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Monday 16.07.2018 | Name days: Hermīne, Estere
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Economists: price gains to stop next year

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Baltic news, News from Latvia, BNN-NEWS.COM, BNN-NEWS.RUGlobal price gains boost inflation, but we expect this will halt next year and prices will hit their maximum in 2011, dropping from the current 5% down to 2.5% in Latvia, Lithuania and 3% in Estonia, Swedbank economists say.

At the same time, they point out there are no grounds to expect two-digit inflation in Latvia, however, there are risks it will climb at a faster pace than forecast, maybe even exceeding 2.5% next year, but definitely not hitting 10%.

The situation has changed, it is no longer the same as in 2007 when consumption was pushed up. The fiscal policy has changed its focus as well and also banks have grown more cautious. The fiscal policy is more adequate, it will not propel such sharp gains as before the crisis. It means the inflation in Latvia will not hit that high because of internal factors – consumption is still poor and no rapid salary rises are expected, says Martins Kazaks, Swedbank economist.

Considering global effects, the situation becomes less clear – if money influx boosts global inflation, unfortunately, it will climb also in Latvia, he adds.

However, given the internal factors, there are no reasons for the inflation to climb at a fast pace. Similarly, also further tax increases would bring no revenue to the state budget, thus, most likely there will be no surprises from the part of the government, the Kazaks points out.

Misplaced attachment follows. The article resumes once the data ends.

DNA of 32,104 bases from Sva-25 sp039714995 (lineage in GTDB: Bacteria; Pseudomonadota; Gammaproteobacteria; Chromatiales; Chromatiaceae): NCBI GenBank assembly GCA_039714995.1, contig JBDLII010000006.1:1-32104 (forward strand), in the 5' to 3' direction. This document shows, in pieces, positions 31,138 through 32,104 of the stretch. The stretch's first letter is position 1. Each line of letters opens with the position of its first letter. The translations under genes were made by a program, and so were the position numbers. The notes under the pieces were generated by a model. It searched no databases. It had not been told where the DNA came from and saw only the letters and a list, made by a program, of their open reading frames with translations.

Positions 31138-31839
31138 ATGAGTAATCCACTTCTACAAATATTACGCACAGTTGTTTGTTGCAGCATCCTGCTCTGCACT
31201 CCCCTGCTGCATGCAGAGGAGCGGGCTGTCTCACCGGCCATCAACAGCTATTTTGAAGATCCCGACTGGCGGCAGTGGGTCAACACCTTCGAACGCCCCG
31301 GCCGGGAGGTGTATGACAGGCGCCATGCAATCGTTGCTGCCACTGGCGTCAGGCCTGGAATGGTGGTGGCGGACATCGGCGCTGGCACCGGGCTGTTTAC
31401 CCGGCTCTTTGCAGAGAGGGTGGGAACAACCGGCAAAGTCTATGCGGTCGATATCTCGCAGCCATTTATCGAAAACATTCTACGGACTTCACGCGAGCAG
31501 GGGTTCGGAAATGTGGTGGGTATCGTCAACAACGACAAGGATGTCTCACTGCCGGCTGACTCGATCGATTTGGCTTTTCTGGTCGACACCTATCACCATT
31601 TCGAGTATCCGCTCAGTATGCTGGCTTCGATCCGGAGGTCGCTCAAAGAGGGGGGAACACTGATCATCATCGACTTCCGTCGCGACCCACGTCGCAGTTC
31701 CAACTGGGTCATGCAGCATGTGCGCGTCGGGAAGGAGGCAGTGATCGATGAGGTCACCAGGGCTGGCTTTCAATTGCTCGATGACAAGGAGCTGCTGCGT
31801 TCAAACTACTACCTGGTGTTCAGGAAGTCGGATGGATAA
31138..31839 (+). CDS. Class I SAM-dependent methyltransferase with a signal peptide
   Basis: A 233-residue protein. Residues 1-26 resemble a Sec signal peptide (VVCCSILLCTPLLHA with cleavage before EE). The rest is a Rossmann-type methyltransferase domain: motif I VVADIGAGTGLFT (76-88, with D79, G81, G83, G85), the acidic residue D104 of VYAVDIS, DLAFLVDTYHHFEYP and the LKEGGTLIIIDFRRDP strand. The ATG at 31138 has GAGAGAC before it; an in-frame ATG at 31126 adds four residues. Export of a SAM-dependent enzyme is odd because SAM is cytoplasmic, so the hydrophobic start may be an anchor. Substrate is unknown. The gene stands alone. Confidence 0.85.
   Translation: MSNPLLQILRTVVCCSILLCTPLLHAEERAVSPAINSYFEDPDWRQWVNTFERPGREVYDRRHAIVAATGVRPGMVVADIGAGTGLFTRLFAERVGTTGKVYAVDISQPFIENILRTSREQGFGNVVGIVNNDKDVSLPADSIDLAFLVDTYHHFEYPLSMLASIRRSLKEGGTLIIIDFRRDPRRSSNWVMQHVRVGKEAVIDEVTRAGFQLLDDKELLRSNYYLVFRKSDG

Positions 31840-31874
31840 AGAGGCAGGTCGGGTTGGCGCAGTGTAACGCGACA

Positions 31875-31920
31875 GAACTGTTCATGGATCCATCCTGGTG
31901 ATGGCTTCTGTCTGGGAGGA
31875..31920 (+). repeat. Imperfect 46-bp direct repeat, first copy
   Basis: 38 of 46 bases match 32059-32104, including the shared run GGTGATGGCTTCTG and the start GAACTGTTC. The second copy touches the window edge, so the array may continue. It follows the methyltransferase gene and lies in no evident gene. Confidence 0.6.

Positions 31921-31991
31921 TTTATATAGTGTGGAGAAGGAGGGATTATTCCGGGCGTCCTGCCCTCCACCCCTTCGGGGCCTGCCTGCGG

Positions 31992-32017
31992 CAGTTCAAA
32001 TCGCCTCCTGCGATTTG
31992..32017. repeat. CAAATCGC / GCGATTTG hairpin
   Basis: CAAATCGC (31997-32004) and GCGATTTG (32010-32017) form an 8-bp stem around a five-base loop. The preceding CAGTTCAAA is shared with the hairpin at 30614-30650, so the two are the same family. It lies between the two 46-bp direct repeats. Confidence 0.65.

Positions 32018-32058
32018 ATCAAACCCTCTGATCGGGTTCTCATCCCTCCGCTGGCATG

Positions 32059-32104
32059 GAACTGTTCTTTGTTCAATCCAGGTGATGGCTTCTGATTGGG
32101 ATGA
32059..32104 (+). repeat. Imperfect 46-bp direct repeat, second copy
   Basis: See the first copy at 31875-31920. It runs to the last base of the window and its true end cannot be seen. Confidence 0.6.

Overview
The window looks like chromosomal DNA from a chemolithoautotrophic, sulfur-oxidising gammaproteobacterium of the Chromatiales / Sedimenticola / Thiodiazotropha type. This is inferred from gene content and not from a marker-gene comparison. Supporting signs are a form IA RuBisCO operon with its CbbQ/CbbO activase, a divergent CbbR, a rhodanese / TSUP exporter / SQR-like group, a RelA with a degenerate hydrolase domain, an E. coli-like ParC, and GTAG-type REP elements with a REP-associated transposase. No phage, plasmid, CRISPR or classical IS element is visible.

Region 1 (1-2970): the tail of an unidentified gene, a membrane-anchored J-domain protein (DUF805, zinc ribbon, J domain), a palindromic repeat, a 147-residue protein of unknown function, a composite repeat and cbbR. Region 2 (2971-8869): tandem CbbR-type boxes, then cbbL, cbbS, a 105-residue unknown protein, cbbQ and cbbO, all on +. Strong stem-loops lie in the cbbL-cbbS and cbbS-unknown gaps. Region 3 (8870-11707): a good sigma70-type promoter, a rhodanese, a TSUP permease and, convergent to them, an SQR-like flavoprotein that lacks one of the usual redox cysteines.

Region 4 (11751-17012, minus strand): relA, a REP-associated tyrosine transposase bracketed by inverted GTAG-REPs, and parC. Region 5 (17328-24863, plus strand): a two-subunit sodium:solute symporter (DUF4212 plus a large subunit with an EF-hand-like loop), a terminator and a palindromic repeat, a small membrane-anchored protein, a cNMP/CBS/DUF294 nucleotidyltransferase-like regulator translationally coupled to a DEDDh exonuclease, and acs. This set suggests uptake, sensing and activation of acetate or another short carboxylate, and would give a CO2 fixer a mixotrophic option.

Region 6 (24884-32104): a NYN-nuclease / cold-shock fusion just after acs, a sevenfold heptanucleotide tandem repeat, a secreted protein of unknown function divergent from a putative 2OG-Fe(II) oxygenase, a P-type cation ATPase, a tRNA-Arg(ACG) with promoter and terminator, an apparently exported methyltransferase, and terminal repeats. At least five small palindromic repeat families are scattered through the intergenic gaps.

Inflation level can be considered significant from a number of reasons. From the perspective of social politics, inflation climb hits those already in difficulties. The second thing is compliance with the Maastricht criteria to introduce the euro, which, in turn, will contribute to the economic development as it is already observed in Estonia, Lija Strasuna, Swedbank economist stresses.

She also adds food, transport and housing costs boost inflation in Latvia. Also, the Baltics spend the most on prime necessity goods, compared to the eurozone, which also pushes up inflation. Global prices play the key role in climbing inflation, accompanied by tax increases in Latvia.

Food price gains added to the inflation in the Baltics more than in the rest of Europe, as they grew faster than in the eurozone, although having been impacted by external factors – global price gains. Similarly, Baltic prices fluctuate more.

Consequently, end prices were surcharged more than the growing costs of raw material accounted for. This suggests there are problems in the internal competition, Strasuna says.

5% is not that high inflation, however, we should stabilize it if we want to introduce the euro, economists say.


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